ZIMBABWE President Robert Mugabe raised some laughs with offbeat remarks and jokes during his state visit to South Africa last week.
Back home, though, there was little to smile about as the country heads for its 35th anniversary of Independence tomorrow.
After decades in power, Mugabe presides over an economy that the African Development Bank has described as “fragile”.
The bank says Zimbabwe is undergoing “structural regression”, the key features of which are accelerating informalisation of the economy and de-industrialisation.
Mugabe’s bellicose speech about black empowerment delivered to an applauding audience at a business forum in Pretoria last week failed to mention that about 55 000 people have lost their jobs in the three years to 2014 as 4 610 companies closed their doors, unable to survive the economic ravages his populist policies have wrought.
Mugabe’s administration, with few scapegoats left to blame for the state of the economy, still tries to point the finger at sanctions as the reason for its misfortune. While limited, targeted sanctions are in place, many of the world’s wealthy emerging markets have no sanctions whatsoever against Zimbabwe, but they are not investing there.
Potential investors cite factors within the grasp of government itself, not sanctions, as the reasons they are unwilling to put their money into Zimbabwe. Among these are policy uncertainty, inefficient and pervasive bureaucracy and the high cost of doing business.
Pronouncements on indigenisation and company ownership are fluid; Mugabe himself added further uncertainty to the situation at the business forum when he made statements that differed from previous declarations on the issue, leaving investors unsure about what will happen once they actually get their money on the ground. This uncertainty has particularly affected mining, which grew only 2% last year, far short of the expectation of 10%.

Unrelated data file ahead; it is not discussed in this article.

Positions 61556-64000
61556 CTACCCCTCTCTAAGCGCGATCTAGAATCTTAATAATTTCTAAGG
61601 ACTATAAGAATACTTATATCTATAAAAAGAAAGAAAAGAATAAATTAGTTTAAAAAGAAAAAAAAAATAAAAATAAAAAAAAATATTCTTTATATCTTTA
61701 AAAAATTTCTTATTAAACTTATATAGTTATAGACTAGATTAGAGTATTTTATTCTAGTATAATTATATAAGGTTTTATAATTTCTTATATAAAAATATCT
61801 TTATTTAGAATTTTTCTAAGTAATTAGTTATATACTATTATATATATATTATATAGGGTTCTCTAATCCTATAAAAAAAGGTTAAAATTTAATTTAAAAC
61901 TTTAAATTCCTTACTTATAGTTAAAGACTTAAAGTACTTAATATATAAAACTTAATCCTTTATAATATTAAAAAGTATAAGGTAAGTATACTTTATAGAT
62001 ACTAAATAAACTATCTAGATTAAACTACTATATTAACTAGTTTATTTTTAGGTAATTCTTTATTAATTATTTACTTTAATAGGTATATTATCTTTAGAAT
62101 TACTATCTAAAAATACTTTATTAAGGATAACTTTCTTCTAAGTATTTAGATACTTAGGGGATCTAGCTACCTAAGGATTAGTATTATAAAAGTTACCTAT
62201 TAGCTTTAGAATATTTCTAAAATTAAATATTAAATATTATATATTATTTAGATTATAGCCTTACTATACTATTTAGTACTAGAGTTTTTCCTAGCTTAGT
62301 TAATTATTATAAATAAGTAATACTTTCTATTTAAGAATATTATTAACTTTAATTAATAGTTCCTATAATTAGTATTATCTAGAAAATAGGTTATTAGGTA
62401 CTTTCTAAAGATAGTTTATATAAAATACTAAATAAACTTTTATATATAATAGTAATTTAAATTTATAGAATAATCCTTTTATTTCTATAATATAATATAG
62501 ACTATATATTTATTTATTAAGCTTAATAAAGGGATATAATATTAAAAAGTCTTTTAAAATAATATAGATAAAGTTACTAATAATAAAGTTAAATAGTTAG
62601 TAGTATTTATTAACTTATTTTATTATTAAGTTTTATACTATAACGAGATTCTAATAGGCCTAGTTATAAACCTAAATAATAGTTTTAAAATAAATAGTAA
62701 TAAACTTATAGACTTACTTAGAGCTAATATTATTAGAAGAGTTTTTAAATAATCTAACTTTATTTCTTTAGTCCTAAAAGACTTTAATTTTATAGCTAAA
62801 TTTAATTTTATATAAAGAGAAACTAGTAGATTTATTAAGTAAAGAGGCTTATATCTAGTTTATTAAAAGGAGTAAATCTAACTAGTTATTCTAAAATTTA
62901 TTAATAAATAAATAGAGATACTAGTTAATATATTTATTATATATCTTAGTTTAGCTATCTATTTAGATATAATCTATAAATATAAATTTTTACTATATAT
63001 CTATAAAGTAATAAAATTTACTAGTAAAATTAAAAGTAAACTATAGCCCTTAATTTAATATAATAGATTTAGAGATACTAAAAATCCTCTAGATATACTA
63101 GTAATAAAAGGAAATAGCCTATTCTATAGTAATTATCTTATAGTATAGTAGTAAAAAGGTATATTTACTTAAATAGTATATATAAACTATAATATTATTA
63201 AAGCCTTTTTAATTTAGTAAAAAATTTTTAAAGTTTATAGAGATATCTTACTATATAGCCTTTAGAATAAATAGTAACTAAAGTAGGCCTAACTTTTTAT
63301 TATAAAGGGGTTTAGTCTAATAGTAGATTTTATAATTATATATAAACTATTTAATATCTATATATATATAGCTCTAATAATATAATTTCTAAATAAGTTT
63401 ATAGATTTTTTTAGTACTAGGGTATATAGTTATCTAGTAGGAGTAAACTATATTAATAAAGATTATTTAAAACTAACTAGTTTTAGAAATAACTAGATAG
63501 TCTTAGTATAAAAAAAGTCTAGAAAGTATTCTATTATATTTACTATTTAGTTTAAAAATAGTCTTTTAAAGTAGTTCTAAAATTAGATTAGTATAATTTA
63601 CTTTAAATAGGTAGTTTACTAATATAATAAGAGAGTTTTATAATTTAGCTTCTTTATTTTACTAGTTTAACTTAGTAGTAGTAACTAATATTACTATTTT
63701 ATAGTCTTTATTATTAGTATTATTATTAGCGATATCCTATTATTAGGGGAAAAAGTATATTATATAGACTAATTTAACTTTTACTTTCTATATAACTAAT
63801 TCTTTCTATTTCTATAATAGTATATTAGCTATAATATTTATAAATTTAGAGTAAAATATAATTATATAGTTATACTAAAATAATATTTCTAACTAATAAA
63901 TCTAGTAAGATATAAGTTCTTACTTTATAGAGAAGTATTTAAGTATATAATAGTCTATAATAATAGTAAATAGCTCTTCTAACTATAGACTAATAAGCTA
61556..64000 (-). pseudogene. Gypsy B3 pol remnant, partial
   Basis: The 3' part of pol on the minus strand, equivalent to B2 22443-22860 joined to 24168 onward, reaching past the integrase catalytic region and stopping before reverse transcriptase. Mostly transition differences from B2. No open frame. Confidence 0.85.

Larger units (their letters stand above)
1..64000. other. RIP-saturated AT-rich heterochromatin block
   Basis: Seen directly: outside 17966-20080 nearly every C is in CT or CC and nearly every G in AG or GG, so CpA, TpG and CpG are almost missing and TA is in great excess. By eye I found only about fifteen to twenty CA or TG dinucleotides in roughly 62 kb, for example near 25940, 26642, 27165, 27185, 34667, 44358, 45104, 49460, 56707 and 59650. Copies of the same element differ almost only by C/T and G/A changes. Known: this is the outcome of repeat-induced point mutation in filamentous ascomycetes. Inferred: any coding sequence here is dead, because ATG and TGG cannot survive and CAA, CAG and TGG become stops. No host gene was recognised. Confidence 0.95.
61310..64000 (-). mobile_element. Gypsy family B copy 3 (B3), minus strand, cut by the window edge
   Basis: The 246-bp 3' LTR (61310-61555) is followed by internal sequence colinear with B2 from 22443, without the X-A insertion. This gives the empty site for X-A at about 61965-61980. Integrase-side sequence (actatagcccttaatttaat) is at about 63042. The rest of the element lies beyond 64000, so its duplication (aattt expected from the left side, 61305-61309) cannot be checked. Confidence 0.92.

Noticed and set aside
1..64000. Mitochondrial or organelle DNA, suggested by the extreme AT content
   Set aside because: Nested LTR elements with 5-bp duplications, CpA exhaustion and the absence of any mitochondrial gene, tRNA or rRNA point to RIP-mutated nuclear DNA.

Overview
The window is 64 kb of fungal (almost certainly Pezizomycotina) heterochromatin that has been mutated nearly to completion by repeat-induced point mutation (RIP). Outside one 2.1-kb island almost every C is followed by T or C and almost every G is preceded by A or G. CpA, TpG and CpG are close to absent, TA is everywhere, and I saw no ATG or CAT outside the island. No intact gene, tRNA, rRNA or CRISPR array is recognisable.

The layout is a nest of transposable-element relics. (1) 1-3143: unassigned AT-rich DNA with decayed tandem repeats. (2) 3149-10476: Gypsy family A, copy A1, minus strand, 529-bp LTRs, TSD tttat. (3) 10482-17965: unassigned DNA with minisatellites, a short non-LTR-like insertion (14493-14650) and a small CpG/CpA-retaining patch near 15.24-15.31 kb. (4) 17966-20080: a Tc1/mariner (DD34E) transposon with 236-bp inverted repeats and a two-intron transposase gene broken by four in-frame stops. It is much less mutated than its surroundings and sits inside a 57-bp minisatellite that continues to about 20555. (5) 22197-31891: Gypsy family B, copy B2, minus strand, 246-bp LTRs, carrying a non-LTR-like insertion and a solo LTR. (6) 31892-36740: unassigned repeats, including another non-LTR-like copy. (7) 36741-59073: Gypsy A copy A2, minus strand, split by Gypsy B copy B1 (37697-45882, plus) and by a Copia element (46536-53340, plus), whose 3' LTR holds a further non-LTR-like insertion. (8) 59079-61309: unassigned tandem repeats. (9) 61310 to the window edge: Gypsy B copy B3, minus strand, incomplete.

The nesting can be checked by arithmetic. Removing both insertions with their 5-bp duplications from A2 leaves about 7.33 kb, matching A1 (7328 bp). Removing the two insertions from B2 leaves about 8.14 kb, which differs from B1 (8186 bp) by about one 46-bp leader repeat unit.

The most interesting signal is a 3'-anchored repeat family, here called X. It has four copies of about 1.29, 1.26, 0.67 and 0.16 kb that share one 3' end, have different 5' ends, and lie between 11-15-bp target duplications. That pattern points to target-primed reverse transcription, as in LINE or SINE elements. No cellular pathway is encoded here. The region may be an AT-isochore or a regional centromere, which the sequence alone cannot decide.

Despite rising debt and contracting tax revenues, recurrent spending — mostly on salaries for public servants who add little value to the economy — amounts to 80% of the budget. This is typical of the government’s prioritisation of political favour ahead of development, in spite of its proclamations of being a champion of empowerment.
The International Labour Organisation says Zimbabwe’s unemployment rate is officially just above 5%, but the reality is that an estimated 80% of people are either unemployed or operating in the informal economy. University graduates have few opportunities and many end up heading for greener pastures.
Despite last week’s back-slapping photo opportunities between Mugabe and President Jacob Zuma, South Africa and Zimbabwe are not close. Among other issues, Mugabe has frequently expressed his disapproval of the flood of South African imports into Zimbabwe, which contribute significantly to a rapidly widening trade deficit. At a regional summit last year, Mugabe criticised South Africa openly, saying it saw the rest of the African continent as an open market for its products.
Even as Zuma enthusiastically claimed that economic co-operation between the countries had never been stronger, the Zimbabwean government announced a new pre-shipment inspection regime for goods from South Africa to prevent, it said, sub-standard goods crossing its borders.
Zimbabweans have been a lot more vocal about the effect of cheap Chinese imports on their economy than they have been about incoming South African goods, but the government is unlikely to react to this as it is courting China to help it out of the economic doldrums.
Mugabe’s statements on empowerment, African unity, local ownership and other related issues are popular in Africa for obvious reasons. But he has, after all this time, had limited success in putting his money where his mouth is. His many excuses for a feeble economy have worn thin in Zimbabwe, where many people still await an “independence dividend” 35 years later.
Games is CEO of business advisory Africa @ Work.